One of the principles of Lean Manufacturing is continuous improvement. Every improvement of the production process, however small, will over time contribute significantly to making you more sustainable. If you have an inaccessible or “techie” QMS, you are excluding a large part of your workforce from this virtuous cycle of improvement. This is what we mean when we say that omnipresence is a characteristic of Quality Management maturity. Your system has to connect the factory floor to the lab to the boardroom across all your production activities and documentation — and do so intuitively, without alienating anyone. 

Omnipresence is not a hollow phrase for us; we built AlisQI to be user-friendly and our business model does not punish you for trying to involve all your workforce in Quality improvement. Contrary to industry practice (but not best practice in our view) we do not base our licensing fee on the number of users. We want everyone to use AlisQI!

There is a lot of groundbreaking research on how Quality Management could be further integrated  with sustainability by giving defects certain environmental and sustainability weightings. This is a complex topic, to which we shall return in a future blog. 

Two case studies

AlisQI is proud to be working with two (very different) pioneers in sustainable manufacturing.

The first is Interface, a global leader in commercial flooring with a long pedigree of corporate sustainability. Interface is very serious about recycling and between 2016 and 2018, it saved 3.5 million m² of carpet from ending up as landfill. Its EMEA headquarters and main European production site (which deploys the AlisQI platform) is associated with the inspiring Net-Works initiative. Interface buys discarded fishing nets from communities in the Philippines and Cameroon and recycles them into new yarn for its carpet tiles. The feel-good factor is massive yet the approach also more than pays for itself: Interface’s European operations are saving more than €6m annually through sustainability.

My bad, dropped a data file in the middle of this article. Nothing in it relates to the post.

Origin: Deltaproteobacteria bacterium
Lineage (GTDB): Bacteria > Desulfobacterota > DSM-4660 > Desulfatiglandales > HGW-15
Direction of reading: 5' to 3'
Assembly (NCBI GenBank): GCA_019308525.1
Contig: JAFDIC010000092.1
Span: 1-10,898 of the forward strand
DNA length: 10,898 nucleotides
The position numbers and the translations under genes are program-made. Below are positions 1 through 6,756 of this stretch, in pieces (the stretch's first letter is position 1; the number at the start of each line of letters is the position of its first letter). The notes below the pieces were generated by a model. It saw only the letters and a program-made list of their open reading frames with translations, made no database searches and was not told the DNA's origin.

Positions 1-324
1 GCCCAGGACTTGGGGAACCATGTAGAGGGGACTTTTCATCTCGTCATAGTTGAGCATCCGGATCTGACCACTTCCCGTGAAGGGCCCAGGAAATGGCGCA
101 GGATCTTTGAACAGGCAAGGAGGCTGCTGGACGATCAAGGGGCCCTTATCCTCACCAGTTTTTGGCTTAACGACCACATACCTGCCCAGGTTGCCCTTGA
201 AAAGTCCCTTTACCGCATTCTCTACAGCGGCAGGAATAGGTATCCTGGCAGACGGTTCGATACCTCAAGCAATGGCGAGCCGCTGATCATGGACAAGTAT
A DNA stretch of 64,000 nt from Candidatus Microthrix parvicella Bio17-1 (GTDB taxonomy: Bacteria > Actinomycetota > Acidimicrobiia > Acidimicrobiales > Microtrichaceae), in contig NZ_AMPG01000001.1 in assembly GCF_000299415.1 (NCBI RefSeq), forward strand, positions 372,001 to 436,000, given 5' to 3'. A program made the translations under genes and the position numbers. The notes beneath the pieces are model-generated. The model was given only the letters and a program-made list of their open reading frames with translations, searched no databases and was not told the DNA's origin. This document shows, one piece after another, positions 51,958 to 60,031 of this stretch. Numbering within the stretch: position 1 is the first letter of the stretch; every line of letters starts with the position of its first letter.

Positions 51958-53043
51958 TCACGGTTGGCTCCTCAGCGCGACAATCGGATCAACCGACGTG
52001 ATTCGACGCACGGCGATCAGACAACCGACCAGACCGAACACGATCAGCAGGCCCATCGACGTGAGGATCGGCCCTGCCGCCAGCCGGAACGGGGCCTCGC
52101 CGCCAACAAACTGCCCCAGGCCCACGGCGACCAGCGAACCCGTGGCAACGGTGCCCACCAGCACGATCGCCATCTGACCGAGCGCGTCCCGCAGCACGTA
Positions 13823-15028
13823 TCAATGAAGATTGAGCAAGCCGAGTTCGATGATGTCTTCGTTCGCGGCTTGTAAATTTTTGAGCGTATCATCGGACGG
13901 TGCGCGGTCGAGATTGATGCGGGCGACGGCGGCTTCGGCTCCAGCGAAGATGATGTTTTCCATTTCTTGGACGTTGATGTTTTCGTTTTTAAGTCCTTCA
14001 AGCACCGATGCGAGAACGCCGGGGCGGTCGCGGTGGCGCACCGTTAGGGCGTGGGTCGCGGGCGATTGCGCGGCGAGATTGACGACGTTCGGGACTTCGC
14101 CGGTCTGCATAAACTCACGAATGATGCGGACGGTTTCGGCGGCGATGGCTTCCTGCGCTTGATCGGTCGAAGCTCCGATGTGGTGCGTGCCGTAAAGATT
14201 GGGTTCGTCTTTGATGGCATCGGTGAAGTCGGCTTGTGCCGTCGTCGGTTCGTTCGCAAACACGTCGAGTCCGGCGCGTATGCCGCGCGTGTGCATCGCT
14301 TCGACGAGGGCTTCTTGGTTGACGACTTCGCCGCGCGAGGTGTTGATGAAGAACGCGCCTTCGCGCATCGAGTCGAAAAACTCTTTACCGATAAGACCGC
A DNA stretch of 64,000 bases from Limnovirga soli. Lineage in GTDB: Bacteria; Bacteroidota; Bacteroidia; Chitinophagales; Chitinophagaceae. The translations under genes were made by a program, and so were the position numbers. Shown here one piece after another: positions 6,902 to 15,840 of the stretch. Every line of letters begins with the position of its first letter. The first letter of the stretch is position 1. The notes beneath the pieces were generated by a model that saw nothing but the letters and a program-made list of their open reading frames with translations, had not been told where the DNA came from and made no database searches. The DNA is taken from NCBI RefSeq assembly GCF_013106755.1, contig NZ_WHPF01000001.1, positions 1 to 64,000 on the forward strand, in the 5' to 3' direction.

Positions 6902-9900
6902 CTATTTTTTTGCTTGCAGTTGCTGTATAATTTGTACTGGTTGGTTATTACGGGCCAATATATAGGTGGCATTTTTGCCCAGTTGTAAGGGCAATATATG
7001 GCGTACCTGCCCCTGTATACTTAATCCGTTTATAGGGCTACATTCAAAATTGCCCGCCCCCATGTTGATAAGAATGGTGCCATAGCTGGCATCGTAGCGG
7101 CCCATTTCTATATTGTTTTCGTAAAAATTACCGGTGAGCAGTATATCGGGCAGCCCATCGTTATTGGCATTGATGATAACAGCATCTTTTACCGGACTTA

The second business is Oerlemans Plastics, a manufacturer of flexible synthetic plastics and film products that deploys AlisQI across  its various brands and production facilities. Plastic has a considerable image problem, but Oerlemans does not run away from that. Its answer is to innovate and to engage with sustainability at every opportunity. The company has signed up to ISO 26000 standards on corporate social responsibility and subjects itself to scrutiny by the CSR ratings platform EcoVadis. It uses renewable energy to manufacture plastics that are increasingly biodegradable and/or recycled from biomass waste. The messaging on sustainability is thoughtful and consistent, backed up with investments that make it easier to set and achieve sustainable objectives.

AlisQI was one of those investments.

We practice what we preach

Finally, AlisQI itself is sustainable, obviously much more so than paper-based systems. (One Quality Manager told us that their printed quality control records are stored in a warehouse the size of a football pitch). But it goes deeper than that. We don’t have an office; we don’t pollute the environment by driving into work every morning.

Our software has the lightest of footprints and our pages load in the blink of an eye. This saves time and electricity. 

We recently worked with manufacturers in China and Canada who were concerned that our solution, hosted in Europe, might not be fast enough for them. We invited them to put us to the test. Result? It took them 0.68 seconds  to load an AlisQI results overview compared with 4.1 seconds for the front page of a local best-selling newspaper.

Sustainability can never be a trade-off with performance. What you do to be sustainable can only make a difference to the world if you are commercially successful. This is what we want for AlisQI and of course for all the many manufacturers we work with.